The Chicago real estate market still has some life left, according to the latest home sales data. The median home price in Chicago hit $271,000 in October, up 4.2 percent year-over-year, while the median condo price fell marginally to $300,000.
For seasonal comparison – and to better understand how much home buyers save in the fall and winter – city home prices reached their 2018 peak in June at $315,000. Condo prices peaked in March at $350,000.
Across the city, the market time has increased every month since May, which is expected as the busy buying season decelerates and the holiday season inches closer. Still, the median Chicago home spent 43 days on the market this October compared to 37 days in October 2017 – an increase of 16.2 percent. Chicago condos also spent 43 days on the market, a jump of 10 days compared to last year.
Chicago home prices by neighborhood
The Loop, Chicago
- Home prices in the Loop fell 7.3%
- Market time in the Loop fell 8.3%
- Closed sales fell 1.8%
- New listings rose 20%
West Loop, Chicago
- West Loop home prices rose 12.2%
- West Loop’s median days on the market rose 65.4%
- Closed sales rose 1.8%
- New listings rose 27.8%
South Loop, Chicago
- South Loop home prices fell 6.1%
- Market time rose 7%
- Closed sales fell 29.8%
- New listings rose 11%
River North, Chicago
- River North’s median home price fell 10.5%
- Market time rose 188%
- Closed sales fell 48.4%
- New listings fell 15.4%
Gold Coast/Streeterville, Chicago
- Gold Coast and Streeterville home prices fell 15.8%
- Market time rose 49.2%
- Closed sales fell 13.6%
- New listings rose 3.2%
Old Town, Chicago
- Old Town home prices rose 10.5%
- Market time rose 31.8%
- Closed sales rose 16.4%
- New listings fell 3.8%
Lincoln Park, Chicago
- Lincoln Park home prices rose 3.6%
- Market time rose 18.8%
- Closed sales rose 14.4%
- New listings rose 16.3%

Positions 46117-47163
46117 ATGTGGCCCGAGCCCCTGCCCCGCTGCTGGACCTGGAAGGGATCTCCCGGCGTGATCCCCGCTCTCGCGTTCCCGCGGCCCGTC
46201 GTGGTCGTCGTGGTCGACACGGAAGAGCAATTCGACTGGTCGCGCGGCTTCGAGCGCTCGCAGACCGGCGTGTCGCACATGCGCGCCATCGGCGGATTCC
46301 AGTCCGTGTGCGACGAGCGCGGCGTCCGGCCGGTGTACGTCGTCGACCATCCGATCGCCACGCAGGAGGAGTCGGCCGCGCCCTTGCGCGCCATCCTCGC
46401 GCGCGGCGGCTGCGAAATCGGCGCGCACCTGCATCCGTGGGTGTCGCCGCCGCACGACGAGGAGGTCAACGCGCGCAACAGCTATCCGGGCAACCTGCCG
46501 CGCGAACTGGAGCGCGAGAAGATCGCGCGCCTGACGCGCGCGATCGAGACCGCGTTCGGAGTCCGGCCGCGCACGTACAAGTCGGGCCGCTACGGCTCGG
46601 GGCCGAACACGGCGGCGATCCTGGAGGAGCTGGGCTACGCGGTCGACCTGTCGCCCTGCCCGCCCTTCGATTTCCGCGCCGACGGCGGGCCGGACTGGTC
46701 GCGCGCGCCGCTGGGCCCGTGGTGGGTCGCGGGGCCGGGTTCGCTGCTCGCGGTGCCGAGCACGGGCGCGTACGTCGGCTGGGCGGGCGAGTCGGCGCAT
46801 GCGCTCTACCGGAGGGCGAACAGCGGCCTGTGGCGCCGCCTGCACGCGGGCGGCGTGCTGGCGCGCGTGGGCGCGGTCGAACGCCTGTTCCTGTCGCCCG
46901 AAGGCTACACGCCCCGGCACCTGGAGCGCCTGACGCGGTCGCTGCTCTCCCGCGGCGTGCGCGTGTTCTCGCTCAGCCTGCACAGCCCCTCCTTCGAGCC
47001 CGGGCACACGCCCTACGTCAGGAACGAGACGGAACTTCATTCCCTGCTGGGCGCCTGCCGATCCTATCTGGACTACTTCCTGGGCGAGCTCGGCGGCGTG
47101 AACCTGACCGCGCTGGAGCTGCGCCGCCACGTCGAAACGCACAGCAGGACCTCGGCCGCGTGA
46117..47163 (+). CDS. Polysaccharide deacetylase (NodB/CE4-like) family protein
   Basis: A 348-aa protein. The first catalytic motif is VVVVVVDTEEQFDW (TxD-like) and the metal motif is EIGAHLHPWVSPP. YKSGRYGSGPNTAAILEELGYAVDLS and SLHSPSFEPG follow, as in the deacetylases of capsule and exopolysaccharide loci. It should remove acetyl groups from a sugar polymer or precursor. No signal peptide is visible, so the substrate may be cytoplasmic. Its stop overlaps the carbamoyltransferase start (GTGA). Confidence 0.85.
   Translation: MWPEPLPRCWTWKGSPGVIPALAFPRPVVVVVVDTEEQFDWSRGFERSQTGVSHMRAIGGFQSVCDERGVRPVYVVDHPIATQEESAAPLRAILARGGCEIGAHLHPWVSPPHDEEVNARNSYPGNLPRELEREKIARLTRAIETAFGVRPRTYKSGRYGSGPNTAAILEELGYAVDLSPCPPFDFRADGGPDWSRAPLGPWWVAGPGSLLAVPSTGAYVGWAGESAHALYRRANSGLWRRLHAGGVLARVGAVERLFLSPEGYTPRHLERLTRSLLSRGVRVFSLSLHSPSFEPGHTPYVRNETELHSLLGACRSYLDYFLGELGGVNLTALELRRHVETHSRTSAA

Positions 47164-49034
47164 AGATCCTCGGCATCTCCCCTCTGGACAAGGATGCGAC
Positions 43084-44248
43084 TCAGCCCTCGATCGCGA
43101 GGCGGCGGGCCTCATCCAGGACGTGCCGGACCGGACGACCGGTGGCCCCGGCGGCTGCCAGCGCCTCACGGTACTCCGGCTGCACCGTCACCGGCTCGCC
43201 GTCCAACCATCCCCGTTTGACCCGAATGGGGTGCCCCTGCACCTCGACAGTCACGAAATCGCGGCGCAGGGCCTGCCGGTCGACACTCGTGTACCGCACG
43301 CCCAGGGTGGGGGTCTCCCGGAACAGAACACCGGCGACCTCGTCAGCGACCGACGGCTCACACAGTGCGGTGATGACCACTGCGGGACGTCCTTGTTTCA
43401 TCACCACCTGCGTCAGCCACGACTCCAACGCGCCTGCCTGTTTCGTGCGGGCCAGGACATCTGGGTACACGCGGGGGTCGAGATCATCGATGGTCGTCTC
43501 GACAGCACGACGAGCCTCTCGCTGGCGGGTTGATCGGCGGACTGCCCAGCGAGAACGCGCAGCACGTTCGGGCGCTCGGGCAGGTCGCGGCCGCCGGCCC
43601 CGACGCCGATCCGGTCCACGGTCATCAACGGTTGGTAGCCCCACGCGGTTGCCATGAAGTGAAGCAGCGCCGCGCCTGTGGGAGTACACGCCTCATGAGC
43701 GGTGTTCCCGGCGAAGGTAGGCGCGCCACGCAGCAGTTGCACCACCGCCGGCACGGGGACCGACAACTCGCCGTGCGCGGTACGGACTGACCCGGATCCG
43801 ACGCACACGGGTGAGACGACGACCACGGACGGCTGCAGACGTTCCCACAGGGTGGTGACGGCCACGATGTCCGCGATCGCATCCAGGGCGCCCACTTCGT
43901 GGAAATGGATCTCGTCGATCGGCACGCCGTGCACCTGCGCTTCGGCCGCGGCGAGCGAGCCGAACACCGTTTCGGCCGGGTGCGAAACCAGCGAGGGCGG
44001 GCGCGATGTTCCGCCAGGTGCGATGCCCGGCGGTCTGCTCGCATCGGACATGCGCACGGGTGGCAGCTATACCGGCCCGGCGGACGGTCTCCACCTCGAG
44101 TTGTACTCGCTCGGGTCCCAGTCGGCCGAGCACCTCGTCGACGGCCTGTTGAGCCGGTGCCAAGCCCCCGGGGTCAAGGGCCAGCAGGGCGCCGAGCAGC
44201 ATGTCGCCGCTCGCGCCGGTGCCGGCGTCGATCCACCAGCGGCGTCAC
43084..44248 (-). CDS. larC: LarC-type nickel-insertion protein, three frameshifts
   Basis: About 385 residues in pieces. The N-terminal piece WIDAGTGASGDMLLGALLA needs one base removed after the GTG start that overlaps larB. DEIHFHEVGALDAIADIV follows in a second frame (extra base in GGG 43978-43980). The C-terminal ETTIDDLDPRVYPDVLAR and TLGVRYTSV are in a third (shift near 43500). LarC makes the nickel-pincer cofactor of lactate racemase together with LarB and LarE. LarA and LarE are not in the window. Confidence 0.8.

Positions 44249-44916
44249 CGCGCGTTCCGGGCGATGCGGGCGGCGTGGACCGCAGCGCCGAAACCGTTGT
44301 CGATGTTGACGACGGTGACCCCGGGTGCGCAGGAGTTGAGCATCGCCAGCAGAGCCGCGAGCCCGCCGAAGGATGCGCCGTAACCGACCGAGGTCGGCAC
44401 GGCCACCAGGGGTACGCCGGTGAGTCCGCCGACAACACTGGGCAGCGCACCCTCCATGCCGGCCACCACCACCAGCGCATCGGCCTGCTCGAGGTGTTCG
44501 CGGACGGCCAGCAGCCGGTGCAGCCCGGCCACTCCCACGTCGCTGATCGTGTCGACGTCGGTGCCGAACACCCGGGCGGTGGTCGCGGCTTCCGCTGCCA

- Lakeview home prices fell 5.8%
- Market time rose 22%
- Closed sales rose 5.3%
- New listings rose 18.1%
Logan Square/Bucktown, Chicago
- Logan Square and Bucktown home prices rose 11.2%
- Market time rose 115.4%
- Closed sales rose 1.4%
- New listings fell 8%
West Town/Wicker Park, Chicago
- West Town and Wicker Park home prices fell 5.1%
- Market time fell 11.8%
- Closed sales rose 3.5%
- New listings rose 5.5%
Avondale/North Center, Chicago
- Avondale and North Center home prices rose 11.7%
- Market time remained flat
- Closed sales rose 1.5%
- New listings rose 4.6%
Could Chicago home prices fall?
Based on the prices alone, the effects of the rumored market slow down have yet to take effect. In September, closed sales took a major hit that left many home sellers and real estate professionals uneasy.
Citywide, home sales were down a shocking 16.6 percent year-over-year in September. Z Chicago’s September real estate market report looked closer at the data to find fewer closed sales in the majority of neighborhoods near downtown, including the Loop, South Loop, River North, Gold Coast, Streeterville, Lincoln Park, Lakeview, Logan Square, Bucktown, West Town, Wicker Park, Avondale and North Center. In fact, the only neighborhood to see an annual jump in home sales was West Loop. Old Town had the same number of closed sales last month as the year prior.
Fortunately, the decline in sales was short lived. Based on the latest data, closed sales were up in October in over half the neighborhoods we surveyed, including West Loop, Old Town, Lincoln Park, Lakeview, Logan Square, Bucktown, West Town, Wicker Park, Avondale and North Center.
And, in October, citywide home sales were down a mere 1.7 percent.
Is now a good time to sell or buy a home in Chicago?
The Chicago real estate market appears to be in good health for now. That’s not to say we won’t eventually enter a buyer’s market due to rising interest rates that lead to fewer sales, or general uncertainty over the local and national political climate that spark home buyer hesitation. We probably won’t have a strong outlook until springtime, when and if Chicago home sales heat up again as they normally do. Most sellers should and will wait until the spring to list as usual, especially with currently lengthy market times across the city. But it’s never too early to start planning your home sale. We recommend finding a Chicago real estate brokerage or agent to discuss the costs associated with selling, an ideal timeline, and marketing plans.
For buyers, don’t expect any crazy discounts by waiting until next year. Even if home prices decline as a result of a slowdown, Chicago homes and condos will (probably) still cost more than they do right now because our market is highly seasonal, and the market hasn’t shown any definite or steady declines to support major markdowns. Plus, higher interest rates next year will make long-term homeownership costlier. The other benefit of buying now is time – homes for sale are sitting longer than they did last year in most Chicago neighborhoods.
The real estate market ebbs and flows, but we think Chicago home buyers are in a good position to take advantage now. The real question is – is the right home out there? Start your Chicago home search to find out.